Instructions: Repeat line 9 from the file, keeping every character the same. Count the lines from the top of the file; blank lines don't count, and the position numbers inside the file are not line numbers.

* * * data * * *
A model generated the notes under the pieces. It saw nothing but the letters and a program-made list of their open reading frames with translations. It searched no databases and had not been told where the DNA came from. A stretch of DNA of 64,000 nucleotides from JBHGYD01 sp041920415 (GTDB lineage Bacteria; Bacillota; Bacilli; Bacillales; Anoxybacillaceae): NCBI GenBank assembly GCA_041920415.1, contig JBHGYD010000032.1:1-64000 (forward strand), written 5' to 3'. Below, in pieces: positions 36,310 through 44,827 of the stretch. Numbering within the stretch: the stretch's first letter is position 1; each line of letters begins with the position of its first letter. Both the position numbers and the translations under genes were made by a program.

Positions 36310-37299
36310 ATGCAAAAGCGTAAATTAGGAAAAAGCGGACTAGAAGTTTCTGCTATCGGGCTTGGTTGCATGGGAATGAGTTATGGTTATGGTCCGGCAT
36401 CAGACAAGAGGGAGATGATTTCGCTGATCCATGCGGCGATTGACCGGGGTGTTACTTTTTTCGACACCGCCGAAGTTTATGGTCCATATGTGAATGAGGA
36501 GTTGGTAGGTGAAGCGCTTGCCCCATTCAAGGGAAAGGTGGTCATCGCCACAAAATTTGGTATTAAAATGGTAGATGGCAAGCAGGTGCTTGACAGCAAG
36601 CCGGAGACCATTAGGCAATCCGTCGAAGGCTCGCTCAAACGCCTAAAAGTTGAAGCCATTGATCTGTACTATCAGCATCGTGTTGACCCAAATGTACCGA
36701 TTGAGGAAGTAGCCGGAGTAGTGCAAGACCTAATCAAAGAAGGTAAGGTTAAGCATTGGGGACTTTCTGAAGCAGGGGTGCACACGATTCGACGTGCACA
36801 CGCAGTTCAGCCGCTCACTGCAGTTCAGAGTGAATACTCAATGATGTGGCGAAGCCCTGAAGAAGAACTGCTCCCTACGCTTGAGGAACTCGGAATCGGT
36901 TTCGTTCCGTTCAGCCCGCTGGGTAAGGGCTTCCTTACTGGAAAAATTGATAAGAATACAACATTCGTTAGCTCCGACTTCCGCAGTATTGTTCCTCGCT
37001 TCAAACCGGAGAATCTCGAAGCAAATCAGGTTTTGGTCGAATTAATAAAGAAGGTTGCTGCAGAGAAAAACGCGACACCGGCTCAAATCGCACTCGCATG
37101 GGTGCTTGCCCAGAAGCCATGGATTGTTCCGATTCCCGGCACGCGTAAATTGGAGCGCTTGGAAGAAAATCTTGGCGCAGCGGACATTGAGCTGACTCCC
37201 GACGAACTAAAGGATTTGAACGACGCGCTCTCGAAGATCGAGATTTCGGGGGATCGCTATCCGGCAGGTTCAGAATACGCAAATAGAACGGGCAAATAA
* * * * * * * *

36901 TTCGTTCCGTTCAGCCCGCTGGGTAAGGGCTTCCTTACTGGAAAAATTGATAAGAATACAACATTCGTTAGCTCCGACTTCCGCAGTATTGTTCCTCGCT